Growing up, I never thought of myself as pretty or cute or even having the potential to be cute. I had a lazy eye and had an eye operation when I was 5. For 6 months I wore an eye patch. I had thin, scraggly hair and thick glasses. I was a little ratty looking, but was always happy (I am still in general a happy, light person). I was a tomboy and climbed trees and threw lemons at passing buses (naughty!) and played football with the boys in the neighbourhood. I don’t want to come across as vain; but I have grown up to be quite pretty. You gave me good genes.
I cannot adequately imagine what you must be feeing at this moment: anxiety, fear, annoyance that the past has not remained firmly in the past or maybe a tinge of excitement or contentment brought on by unexpected news of someone (me!) you never thought you’d hear from. I imagine you have thought of me frequently over the past 42 years; though maybe you have tried to put me out of your mind – that would be a perfectly acceptable coping mechanism!
Until I turned 30, I never thought I would be looking for you. The Internet was just taking off when I was about 30 – and so resources for looking for birth family became much more accessible. I also read that adopted children often start thinking about their birth families around the time they turn 30. In my case it was true. I don’t know what triggered it, but mostly curiosity. Do I look like you? Do I look like my birth father? Do I have half siblings out there? Then there are the health questions: what do I need to watch out for? What illnesses lurk in my genes? I did a bunch of research and then my interest just kind of fizzled out. Sometimes I get lazy, and searching for you seemed to require a lot of effort – and possibly expense.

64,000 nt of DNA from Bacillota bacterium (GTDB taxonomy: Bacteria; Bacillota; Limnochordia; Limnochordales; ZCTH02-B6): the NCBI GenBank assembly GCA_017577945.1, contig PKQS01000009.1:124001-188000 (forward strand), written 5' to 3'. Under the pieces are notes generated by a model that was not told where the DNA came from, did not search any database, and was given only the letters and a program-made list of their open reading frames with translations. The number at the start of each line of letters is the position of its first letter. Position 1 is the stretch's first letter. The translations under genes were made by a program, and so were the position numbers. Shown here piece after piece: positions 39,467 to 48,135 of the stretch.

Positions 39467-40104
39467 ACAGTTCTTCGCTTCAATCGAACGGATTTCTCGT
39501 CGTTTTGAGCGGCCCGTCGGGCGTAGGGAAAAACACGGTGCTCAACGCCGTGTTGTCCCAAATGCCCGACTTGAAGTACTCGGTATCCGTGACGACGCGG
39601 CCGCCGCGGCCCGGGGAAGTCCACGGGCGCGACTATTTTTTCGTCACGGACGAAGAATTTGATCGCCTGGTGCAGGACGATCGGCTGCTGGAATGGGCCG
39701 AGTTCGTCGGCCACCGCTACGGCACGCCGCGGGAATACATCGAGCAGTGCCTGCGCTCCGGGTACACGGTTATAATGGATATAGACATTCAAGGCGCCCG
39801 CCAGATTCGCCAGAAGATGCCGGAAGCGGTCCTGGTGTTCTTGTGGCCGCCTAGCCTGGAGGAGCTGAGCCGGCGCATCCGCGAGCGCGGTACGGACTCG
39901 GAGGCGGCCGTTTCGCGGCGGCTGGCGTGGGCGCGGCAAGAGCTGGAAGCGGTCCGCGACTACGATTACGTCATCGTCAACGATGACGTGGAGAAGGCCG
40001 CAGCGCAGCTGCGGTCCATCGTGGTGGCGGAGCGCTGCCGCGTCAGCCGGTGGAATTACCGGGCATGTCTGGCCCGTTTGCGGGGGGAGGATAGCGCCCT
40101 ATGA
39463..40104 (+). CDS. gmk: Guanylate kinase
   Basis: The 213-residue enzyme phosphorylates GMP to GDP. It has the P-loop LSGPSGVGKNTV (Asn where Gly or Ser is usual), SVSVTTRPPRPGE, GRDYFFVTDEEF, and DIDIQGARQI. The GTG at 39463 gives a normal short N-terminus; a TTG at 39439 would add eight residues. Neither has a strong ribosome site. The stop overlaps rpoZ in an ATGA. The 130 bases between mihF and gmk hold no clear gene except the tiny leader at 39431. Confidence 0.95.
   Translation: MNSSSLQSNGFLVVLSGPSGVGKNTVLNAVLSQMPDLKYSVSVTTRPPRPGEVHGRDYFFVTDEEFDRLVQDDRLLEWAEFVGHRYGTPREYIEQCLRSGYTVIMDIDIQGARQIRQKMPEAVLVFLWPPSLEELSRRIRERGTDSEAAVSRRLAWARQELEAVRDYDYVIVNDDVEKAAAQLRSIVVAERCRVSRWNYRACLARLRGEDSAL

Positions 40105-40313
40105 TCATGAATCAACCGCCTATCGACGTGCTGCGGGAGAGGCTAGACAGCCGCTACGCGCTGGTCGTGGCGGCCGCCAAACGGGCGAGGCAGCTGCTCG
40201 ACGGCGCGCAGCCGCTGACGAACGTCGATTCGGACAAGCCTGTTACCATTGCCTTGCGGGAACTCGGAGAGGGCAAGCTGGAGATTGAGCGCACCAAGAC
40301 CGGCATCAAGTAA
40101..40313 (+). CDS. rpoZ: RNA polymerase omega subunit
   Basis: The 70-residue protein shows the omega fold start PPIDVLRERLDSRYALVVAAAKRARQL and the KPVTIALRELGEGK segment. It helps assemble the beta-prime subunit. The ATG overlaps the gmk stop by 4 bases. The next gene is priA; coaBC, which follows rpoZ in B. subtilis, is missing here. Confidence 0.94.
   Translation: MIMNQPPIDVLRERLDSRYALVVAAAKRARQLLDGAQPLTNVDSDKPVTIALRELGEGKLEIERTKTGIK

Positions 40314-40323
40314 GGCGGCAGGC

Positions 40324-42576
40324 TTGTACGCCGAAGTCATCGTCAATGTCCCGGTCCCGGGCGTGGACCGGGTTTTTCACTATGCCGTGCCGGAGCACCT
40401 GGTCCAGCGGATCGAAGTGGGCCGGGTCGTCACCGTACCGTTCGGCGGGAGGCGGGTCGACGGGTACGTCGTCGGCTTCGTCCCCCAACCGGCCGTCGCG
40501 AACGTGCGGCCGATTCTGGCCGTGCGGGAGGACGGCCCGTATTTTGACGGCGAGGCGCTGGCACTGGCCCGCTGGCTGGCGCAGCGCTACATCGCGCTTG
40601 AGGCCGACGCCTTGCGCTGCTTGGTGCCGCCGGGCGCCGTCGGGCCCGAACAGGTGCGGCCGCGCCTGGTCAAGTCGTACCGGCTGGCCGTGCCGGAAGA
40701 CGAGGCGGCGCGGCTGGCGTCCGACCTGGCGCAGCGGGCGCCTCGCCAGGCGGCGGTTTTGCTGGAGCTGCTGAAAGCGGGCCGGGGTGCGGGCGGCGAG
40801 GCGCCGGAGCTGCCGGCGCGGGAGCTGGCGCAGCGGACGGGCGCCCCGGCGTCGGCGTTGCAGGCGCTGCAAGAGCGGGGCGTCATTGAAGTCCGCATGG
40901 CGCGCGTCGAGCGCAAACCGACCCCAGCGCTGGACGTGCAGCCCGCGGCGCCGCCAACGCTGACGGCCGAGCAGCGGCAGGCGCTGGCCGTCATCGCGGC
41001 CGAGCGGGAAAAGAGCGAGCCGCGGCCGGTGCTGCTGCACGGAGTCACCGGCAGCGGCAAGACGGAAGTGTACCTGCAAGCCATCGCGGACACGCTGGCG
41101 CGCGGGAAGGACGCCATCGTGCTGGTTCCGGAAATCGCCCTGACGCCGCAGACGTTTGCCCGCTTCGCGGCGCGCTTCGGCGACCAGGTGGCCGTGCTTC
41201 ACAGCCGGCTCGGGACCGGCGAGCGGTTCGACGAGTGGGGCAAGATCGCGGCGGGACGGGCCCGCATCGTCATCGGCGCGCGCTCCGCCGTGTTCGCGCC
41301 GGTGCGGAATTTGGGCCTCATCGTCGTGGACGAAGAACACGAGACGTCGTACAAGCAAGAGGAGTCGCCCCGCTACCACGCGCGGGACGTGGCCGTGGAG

10 years later and this time I have taken the leap to really search for you (and other blood relations if they are accessible). What’s different this time? Well, the curiosity is the same. The concern about health issues may be more acute. My mother was diagnosed with breast cancer a few years ago (she is doing great) – this triggered me to think more about my health.
As I started this letter, I will end this letter, by expressing again how grateful to you I am. You have given me a good life.
All the best,